The world can only stand still for so long.
Until recently, normalcy ceased to exist in our lives. Days blended together, indiscernible from the last because each brought the exact same routine. Wake up, check no less than ten foreign newspapers for signs of hope, write or call a political figure, check email repeatedly for news from our agency or the Department of State, seek comfort from those in our exact situation, convince ourselves that tomorrow will bring good news, sleep very little. Repeat.
Gradually over the last month, we’ve willed ourselves to return to a new sense of normal. The world had to start spinning again. Our new normal is a little like running on generator power. Socially we’re still unplugged so we can devote that energy to important things like being productive at work. So if we aren’t the best at returning calls or emails, please forgive us, we’re trying.
There’s also a new feeling that comes with this new normal, guilt.
It visits when we find ourselves laughing at something on TV or considering going out to eat. It visits when we sit down to a balanced meal, step outside for fresh air, or put fresh clean clothes on each morning. It visits any time we’re doing something Ava doesn’t have the privilege of enjoying. It makes us feel like we’ve somehow forgotten about her or given up. (It’s obviously a tricky and emotional place to be, please know we are seeking help to navigate and understand it.)
News from Ava’s country has slowed to a trickle and updates from the Department of State have become increasingly discouraging. The simple fact is this ban is a law. Unlike in the past when Ava’s country has just “closed” to adoptions, this is binding. It can only be repealed or amended by politicians who have shown no concern for the ban’s effect on their youngest citizens. (A glimpse into their thought process here.) More concerning is the change in political climate in Ava’s country, which by all accounts from our friends there, is an indication of what to expect in the years to come.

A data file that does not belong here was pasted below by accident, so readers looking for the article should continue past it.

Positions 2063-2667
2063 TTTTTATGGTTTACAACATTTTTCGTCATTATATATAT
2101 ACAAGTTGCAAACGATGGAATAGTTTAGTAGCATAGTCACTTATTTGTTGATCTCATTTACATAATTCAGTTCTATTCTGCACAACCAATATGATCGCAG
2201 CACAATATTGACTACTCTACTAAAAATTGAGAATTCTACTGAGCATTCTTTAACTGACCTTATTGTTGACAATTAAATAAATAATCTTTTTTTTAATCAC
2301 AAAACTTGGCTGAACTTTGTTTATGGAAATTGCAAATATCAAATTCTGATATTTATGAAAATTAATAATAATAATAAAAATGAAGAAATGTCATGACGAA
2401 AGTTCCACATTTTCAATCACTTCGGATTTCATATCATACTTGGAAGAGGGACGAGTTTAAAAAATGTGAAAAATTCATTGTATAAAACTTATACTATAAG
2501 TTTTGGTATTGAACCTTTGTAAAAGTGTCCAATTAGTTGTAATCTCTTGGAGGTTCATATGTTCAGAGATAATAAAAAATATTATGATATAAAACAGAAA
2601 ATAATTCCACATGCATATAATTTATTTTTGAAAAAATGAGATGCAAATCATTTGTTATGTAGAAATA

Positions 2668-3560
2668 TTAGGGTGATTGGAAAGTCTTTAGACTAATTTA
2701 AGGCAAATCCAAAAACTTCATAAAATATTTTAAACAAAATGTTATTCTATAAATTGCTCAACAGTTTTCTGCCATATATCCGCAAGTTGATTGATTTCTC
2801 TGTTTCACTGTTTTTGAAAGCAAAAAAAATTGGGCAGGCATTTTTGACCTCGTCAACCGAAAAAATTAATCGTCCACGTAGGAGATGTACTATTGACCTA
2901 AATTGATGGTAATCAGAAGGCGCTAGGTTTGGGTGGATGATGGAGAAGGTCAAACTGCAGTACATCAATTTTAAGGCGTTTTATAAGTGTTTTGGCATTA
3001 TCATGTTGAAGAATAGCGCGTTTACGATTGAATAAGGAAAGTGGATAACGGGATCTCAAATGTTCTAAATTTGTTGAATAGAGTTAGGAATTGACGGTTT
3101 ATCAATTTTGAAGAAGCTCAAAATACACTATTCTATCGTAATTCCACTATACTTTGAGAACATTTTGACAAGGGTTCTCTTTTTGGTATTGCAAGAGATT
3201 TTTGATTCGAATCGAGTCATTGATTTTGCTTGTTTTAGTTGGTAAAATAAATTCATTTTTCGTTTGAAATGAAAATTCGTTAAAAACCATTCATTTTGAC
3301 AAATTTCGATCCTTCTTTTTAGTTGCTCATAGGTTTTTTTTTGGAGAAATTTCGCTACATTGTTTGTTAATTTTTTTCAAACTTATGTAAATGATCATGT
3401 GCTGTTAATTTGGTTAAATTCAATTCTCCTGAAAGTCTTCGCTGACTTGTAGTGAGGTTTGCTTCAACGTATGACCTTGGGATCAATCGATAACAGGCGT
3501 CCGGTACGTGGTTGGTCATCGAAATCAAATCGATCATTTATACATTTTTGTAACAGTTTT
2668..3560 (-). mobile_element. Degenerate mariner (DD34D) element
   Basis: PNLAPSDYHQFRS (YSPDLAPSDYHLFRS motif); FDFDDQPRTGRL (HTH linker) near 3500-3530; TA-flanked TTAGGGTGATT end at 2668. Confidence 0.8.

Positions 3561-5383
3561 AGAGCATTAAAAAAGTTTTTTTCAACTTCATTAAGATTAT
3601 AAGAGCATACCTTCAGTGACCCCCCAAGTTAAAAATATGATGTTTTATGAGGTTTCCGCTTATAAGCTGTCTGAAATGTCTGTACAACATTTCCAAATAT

With that said, we know both sides are still talking. Though Ava’s country continues to stand by the decision of their Supreme Court (families who passed court before the ban can continue), we find some comfort in knowing the topic is still being broached. Our agency, the only one in country who deals solely with special needs adoptions, is also keeping their office open as long as they have the funds to do so in the hopes something will turn around. Many, many others have already shut their doors.
Families in Ava’s country are being offered more money to adopt and increased sums to adopt children with disabilities. While “taking care of their own” is an admirable goal, the path to societal change is long and twisted. It requires more than monetary incentives to find homes for more than 100,000 orphans. Our constant prayer and plea is for Ava’s country to realize that these children deserve a future that they are easily decades away from providing, particularly for children with disabilities. An entire generation of children is poised to fall through the cracks of a broken system.
That is the fear we live with daily. As hope dwindles and we hang on to its last thread, what will happen to our girl if we aren’t able to bring her home? That reality is something we are just beginning to experience and the pain is not our own. We’re experiencing it for Ava, knowing too well the future she may face and praying she feels the peace and comfort of God’s love daily.
That is honestly all we can do as we face each day, one at a time, in this new normal.